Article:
Saturday, April 30, 2016

The Gordonston Ladies - Dog Walking Club by @DuncanWhitehead #Mystery, #ASMSG


St Patrick’s Day is fast approaching, the largest and most popular event in Savannah, but for the members of Gordonston’s dog walking club their priority is recruiting a glamorous new member and defending their beloved park from encroachers and a rival dog walking club. 

Meanwhile, a hitman is headed to town with orders to kill. But just who is his target? 

For the last time we return to Gordonston, where secrets are finally revealed, lies and untruths exposed, and once again, as the plot thickens, the residents of Gordonston find themselves entangled in a web of deeply hidden agendas, deception, and vengeance. Forget what you thought you knew....nothing was ever what it seemed. 

Filled with twists and turns, the Gordonston Trilogy, a series of revenge, retribution and dog walking, that has gripped readers worldwide comes to a fitting end. Prepare for the ultimate sucker punch ending and a conclusion so shocking and unexpected, it will leave you breathless. 




From his vantage point on the roof of the Union Bank Building, he could see the parade turning onto Bay Street. The procession, led by four officers of the Savannah Police Department motorcycle division, who sped in front of the crawling parade, lights flashing and their sirens blaring, was the signal to the excited crowd that the parade was approaching. The long stream of floats, cars, marching bands and representatives of police, firefighting departments, military units, schools and colleges; many dressed in kilts of assorted tartans, led by bagpipers and drummers, was now only minutes away. He could sense the crowd’s anticipation and excitement, and he had never seen so much green in his entire life.

Both sides of the procession route were filled with revelers; many dressed in green hats, green jackets, green t-shirts, or a combination of all three. It was as if a sea of green had flooded the city streets. Everyone, it seemed, dressed in the color associated with the Irish and Ireland. He estimated that there must be over one hundred thousand people on this part of the parade route alone, and his estimation was probably low.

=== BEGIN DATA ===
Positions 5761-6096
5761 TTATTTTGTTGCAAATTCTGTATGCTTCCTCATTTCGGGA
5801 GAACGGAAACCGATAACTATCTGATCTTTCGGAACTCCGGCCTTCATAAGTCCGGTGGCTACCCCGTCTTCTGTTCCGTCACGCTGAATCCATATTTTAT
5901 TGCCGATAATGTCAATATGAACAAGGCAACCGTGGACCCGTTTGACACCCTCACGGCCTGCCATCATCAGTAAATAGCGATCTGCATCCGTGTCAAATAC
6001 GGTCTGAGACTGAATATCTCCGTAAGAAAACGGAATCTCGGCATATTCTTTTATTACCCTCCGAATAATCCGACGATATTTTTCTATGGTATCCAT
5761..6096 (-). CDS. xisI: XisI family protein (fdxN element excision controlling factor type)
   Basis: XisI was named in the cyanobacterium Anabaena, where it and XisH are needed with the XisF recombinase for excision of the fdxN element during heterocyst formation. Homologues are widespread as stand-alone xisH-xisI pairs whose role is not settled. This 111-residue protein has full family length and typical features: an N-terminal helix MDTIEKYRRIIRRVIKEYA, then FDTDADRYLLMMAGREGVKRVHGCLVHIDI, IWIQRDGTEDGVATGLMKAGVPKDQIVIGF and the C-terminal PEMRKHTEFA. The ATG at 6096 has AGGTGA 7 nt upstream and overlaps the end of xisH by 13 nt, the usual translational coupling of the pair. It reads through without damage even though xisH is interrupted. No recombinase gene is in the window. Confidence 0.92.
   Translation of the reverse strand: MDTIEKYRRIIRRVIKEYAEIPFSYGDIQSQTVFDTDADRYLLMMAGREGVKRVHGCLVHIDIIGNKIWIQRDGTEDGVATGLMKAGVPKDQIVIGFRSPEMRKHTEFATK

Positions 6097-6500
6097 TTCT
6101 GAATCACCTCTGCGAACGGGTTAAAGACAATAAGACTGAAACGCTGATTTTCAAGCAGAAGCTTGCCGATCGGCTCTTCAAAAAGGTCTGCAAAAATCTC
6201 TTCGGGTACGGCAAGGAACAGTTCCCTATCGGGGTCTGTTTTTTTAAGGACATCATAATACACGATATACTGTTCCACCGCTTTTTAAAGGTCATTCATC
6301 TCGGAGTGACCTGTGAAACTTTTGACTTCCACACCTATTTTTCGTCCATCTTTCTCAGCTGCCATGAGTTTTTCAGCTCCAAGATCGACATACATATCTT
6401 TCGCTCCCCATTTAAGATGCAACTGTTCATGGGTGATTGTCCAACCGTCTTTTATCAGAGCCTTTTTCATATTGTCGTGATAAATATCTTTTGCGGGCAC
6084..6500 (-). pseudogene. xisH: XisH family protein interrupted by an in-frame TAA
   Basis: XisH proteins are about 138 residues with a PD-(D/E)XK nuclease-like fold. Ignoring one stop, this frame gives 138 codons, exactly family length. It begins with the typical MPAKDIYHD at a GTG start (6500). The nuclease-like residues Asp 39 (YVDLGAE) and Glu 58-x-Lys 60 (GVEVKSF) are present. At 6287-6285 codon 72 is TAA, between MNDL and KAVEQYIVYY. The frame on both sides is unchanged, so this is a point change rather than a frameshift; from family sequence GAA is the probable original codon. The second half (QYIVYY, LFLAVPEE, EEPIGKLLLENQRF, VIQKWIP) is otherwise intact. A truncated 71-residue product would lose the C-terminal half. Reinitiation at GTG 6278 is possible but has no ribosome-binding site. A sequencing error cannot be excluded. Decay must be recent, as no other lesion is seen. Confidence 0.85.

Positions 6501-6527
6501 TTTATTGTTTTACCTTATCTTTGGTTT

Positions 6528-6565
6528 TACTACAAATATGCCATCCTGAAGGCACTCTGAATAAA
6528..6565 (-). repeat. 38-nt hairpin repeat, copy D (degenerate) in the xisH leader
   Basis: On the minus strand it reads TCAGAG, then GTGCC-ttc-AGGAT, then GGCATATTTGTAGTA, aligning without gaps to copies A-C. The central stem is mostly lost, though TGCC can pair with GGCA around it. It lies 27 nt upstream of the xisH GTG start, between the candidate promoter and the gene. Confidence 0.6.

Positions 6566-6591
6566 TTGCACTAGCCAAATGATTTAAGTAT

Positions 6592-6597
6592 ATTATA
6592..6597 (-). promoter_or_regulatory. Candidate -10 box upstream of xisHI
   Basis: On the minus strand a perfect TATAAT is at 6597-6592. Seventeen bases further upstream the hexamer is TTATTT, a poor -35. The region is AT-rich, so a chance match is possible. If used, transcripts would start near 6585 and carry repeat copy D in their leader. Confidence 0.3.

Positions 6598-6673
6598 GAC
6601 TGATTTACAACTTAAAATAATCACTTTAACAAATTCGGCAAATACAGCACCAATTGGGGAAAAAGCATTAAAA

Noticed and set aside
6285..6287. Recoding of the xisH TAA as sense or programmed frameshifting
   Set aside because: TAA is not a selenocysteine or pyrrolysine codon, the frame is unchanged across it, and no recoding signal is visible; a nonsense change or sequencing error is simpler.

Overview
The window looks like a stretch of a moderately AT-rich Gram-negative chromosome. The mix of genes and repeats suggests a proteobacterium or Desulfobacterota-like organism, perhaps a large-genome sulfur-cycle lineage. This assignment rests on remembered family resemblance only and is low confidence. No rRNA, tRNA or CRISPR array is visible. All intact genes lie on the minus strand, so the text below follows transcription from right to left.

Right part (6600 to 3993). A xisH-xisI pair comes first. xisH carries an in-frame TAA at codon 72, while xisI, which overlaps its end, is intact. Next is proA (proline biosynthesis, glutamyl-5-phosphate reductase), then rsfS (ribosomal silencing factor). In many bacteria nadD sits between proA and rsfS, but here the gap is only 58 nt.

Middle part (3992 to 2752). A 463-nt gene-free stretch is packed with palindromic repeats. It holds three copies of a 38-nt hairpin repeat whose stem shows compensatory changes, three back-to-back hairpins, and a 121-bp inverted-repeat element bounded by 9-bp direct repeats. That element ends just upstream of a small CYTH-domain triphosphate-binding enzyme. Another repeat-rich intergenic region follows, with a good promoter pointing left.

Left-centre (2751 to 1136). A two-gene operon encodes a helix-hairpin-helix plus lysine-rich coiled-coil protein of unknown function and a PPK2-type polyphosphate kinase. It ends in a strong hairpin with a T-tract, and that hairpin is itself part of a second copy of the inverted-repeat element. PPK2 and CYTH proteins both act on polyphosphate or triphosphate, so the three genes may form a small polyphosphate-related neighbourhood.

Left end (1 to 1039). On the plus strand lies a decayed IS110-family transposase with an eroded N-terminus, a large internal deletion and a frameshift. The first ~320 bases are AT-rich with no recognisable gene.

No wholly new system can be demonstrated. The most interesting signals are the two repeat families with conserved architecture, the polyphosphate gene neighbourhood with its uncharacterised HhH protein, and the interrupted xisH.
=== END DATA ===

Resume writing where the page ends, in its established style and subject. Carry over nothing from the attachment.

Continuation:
He had read that Savannah’s celebration was the second largest Saint Patrick’s Day gathering in the United States, something he had found to be odd considering that the city itself had no real Irish feel about it. From what he had seen and heard so far, the event reminded of him Mardi Gras in New Orleans, an excuse for a party, and, of course, a drink and a reason to get drunk. He had also read that the festivities lasted several days, with Irish themed celebrations and events dominating the historic city for a week. The parade itself would be shown live on local television channels. Many of the visitors and parade watchers would have arrived a few days before the actual procession, drinking, partying, and enjoying life and all things Irish well into the early hours.

Reaching into his duffel bag, he retrieved a pair of binoculars. Through them, he could now clearly see the procession approaching. The open-topped car, which he could see was a Mustang, carried the mayor and his wife. It would be the third car in line that would be heading the parade. The car following the mayor’s vehicle would be that of the city’s police chief. Again, that would be an opened topped vehicle, and the car behind his would carry the previous chief of police who had retired last year.

Apart from the officers on motorcycles, who now ensured that the road ahead was clear of encroaching spectators, the parade was led by the St. Patrick’s Day Grand Marshall. He would walk the route on foot, followed closely by the preceding year’s marshal.

He had accessed the roof of the unoccupied bank building three hours previously. As he had been told it would be, the door was unlocked and the building deserted. It was the perfect position; if his only reason to be in Savannah that day were to just watch the parade, he would have had the best seat in the house. No one had seen him enter the building and he was more than confident he could not be spotted from the streets below, or from any of the other buildings that lined the route along Bay Street.

Numerous food trucks and stalls had invaded Savannah to cater to the million or so people who would witness the parade. The smell of barbecued pork, deep-fried turkey legs, and other fast food filled the air, causing a rumbling in his stomach. However, he did not allow his hunger to distract him.

After placing the binoculars on the ground, he raised his rifle to his shoulder and lay prone on the building’s roof. He adjusted the telescopic sight of his weapon and scanned the crowd; he focused his sights on an attractive girl, dressed in shorts and a tight green tee shirt and wearing a collection of green beads around her neck. She was cheering and was obviously enjoying herself. His gaze lingered on her before he shifted the weapon and set his sights on the third vehicle, which was now within shooting range of his high-powered .308 sniper rifle, fitted with an ACC sound suppressor.

He could see that his target was smiling and waving at the excited crowds that lined both sides of the sidewalk. He did not feel any sadness, remorse, or pity for his victim. It was purely business and nothing personal.